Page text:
Next came dignities of a slightly lower rank, such as those of grand almoner (Fesch), grand marshal of the palace (Duroc), grand chamberlain (Talleyrand), grand master of the horse (Caulaincourt), grand huntsman (Berthier), grand master of ceremonies (Segur).
The so-called Spectre Huntsman of the Malay Peninsula is said to be a man who scours the firmament with his dogs, vainly seeking for what he could not find on earth - a buck mouse-deer pregnant with male offspring; but he seems to be a living man; there is no statement that he ever died, nor yet that he is a spirit.
The banshee is perhaps connected with ancestral or house spirits; the Wild Huntsman, the Gabriel hounds, the Seven Whistlers, &c., are traceable to some actual phenomenon; but the great mass of British goblindom cannot now be traced back to savage or barbarous analogues.
354 seq.); (2) the chief-huntsman, apxuannryos (Dittenb.
ORION (or OARION), in Greek mythology, son of Hyrieus (Eponymus of Hyria in Boeotia), or of Poseidon, a mighty hunter of great beauty and gigantic strength, perhaps corresponding to the "wild huntsman" of Teutonic mythology.
Next spring nine of the party, headed by the chief malcontent Thorhall, Red Eric's huntsman, sailed off northward, intending to come to Vinland by rounding Keelness and thence working round west (and south).
About 1740 Benjamin Huntsman introduced the " crucible process " of melting steel in small crucibles, and thus freeing it from the slag, or rich iron silicate, with which it, like wrought iron, was mechanically mixed, whether it was made in the old forge or in the puddling furnace.
Till Huntsman developed the crucible process in 1740, the only kinds of steel of commercial importance were blister steel made by carburizing wrought iron without fusion, and others which like it were greatly injured by the presence of particles of slag.
Huntsman showed that the mere act of freeing these slag-bearing steels from their slag by melting them in closed crucibles greatly improved them.
Nevertheless, it is to Huntsman that the world is immediately indebted for the crucible process.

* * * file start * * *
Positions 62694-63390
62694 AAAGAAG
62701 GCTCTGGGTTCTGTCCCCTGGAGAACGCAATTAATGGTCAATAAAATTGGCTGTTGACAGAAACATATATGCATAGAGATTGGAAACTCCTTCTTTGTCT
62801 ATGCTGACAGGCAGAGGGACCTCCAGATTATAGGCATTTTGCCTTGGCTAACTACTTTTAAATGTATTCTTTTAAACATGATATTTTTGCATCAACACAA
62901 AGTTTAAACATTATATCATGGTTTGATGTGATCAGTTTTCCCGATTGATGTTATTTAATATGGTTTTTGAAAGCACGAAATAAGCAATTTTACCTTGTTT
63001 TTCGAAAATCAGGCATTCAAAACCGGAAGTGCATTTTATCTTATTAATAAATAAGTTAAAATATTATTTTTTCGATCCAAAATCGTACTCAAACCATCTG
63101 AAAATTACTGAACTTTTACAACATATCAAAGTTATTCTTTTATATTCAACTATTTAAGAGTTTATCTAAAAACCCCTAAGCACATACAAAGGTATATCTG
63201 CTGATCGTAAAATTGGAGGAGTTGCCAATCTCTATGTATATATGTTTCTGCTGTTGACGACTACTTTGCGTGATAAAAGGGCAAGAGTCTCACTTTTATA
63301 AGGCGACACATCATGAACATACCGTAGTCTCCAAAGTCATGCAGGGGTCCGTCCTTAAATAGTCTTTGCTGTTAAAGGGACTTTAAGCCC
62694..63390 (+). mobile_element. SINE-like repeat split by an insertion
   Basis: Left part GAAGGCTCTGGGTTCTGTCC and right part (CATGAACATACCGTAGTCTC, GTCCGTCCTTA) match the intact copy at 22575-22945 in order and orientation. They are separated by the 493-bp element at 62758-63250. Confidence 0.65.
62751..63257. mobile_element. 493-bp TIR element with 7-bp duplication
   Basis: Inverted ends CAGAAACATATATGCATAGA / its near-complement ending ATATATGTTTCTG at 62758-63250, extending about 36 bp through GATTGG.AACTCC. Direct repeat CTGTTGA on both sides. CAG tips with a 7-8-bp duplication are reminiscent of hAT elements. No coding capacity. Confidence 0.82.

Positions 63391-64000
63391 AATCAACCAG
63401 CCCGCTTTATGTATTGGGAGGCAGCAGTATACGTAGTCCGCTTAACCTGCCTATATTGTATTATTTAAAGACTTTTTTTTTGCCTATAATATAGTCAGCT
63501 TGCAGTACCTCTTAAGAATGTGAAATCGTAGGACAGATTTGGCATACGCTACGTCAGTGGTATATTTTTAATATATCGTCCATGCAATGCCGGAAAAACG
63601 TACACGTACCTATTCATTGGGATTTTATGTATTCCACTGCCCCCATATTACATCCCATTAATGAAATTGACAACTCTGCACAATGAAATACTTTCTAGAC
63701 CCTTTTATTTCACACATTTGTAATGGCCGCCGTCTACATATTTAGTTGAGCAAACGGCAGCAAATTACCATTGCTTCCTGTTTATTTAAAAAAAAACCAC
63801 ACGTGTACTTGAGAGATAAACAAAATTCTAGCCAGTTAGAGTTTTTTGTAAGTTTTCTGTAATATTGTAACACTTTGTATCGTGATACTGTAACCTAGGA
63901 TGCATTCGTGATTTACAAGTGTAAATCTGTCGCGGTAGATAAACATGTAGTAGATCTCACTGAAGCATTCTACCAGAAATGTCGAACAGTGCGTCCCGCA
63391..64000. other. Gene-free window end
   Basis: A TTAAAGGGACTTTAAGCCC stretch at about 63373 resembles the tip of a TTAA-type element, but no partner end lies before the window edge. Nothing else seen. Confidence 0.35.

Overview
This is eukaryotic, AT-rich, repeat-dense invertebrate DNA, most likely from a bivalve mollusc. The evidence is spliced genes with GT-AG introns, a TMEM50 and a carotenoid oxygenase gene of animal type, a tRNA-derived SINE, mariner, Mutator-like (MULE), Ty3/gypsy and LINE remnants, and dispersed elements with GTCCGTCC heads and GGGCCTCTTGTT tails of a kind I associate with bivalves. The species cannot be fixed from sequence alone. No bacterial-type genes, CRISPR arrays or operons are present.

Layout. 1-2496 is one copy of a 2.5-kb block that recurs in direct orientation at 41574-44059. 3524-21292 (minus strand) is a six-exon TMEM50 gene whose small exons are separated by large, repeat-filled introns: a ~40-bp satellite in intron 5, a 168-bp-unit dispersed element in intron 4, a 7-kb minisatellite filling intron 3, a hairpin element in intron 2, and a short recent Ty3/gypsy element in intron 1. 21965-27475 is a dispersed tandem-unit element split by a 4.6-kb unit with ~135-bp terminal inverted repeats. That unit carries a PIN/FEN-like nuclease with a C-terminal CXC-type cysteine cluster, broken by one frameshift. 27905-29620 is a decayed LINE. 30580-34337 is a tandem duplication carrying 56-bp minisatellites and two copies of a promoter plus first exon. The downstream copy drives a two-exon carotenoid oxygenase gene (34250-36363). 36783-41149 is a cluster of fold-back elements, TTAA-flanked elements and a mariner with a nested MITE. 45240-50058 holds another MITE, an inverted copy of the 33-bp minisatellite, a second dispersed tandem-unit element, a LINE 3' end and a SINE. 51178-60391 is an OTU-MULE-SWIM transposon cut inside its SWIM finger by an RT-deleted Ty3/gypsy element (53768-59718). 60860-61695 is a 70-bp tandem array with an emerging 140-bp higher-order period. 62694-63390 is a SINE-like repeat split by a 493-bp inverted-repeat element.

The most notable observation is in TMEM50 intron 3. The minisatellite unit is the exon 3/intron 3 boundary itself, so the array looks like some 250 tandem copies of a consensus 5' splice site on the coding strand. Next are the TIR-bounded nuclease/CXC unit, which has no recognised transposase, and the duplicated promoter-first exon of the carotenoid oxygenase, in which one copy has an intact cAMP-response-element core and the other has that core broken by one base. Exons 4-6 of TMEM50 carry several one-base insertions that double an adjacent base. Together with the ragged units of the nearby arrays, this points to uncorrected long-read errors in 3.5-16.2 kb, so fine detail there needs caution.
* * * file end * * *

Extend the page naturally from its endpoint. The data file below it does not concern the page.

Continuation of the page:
Among them are Rodenstein, the reputed home of the wild huntsman, and near Grasellenbach, the spot where Siegfried of the Nibelungenlied is said to have been slain.
See Strutt, Sports and Pastimes, who also gives an illustration, "taken from a manuscriptal painting of the 9th century in the Cotton Library," representing "a Saxon chieftain, attended by his huntsman and a couple of hounds, pursuing the wild swine in a forest."
William Twici, indeed, who was huntsman-in-chief to Edward Fox II., and who wrote in Norman French a treatise on hunting, 6 mentions the fox as a beast of venery, but obviously as an altogether inferior object of sport.
A certain amount of blood is of course indispensable for hounds, but it should never be forgotten that a fox cub of seven or eight months old, though tolerably cunning, is not so very strong; the huntsman should not therefore, be over-eager in bringing to hand every cub he can find.
Servants necessary for a pack include the huntsman, the duties of whose office a master sometimes fulfils himself; two whippers-in, an earth-stopper and often a kennel huntsman is also employed, thou h the 18th Lord Willoughby.
In all but the largest establishments the kennel huntsman is generally called the "feeder."
A kennel huntsman proper may be described as the man who does duty when the master hunts his own hounds, undertaking all the responsibilities of the huntsman except actually hunting the pack.
It may be said that the first duty of a huntsman is to obtain the confidence of his hounds, to understand them and to make himself understood; and the intelligence of hounds is remarkable.
If, for example, it is the habit of the huntsman to give a single note on his horn when hounds are drawing a covert, and a double note when a fox is found, the pack speedily understand the significance.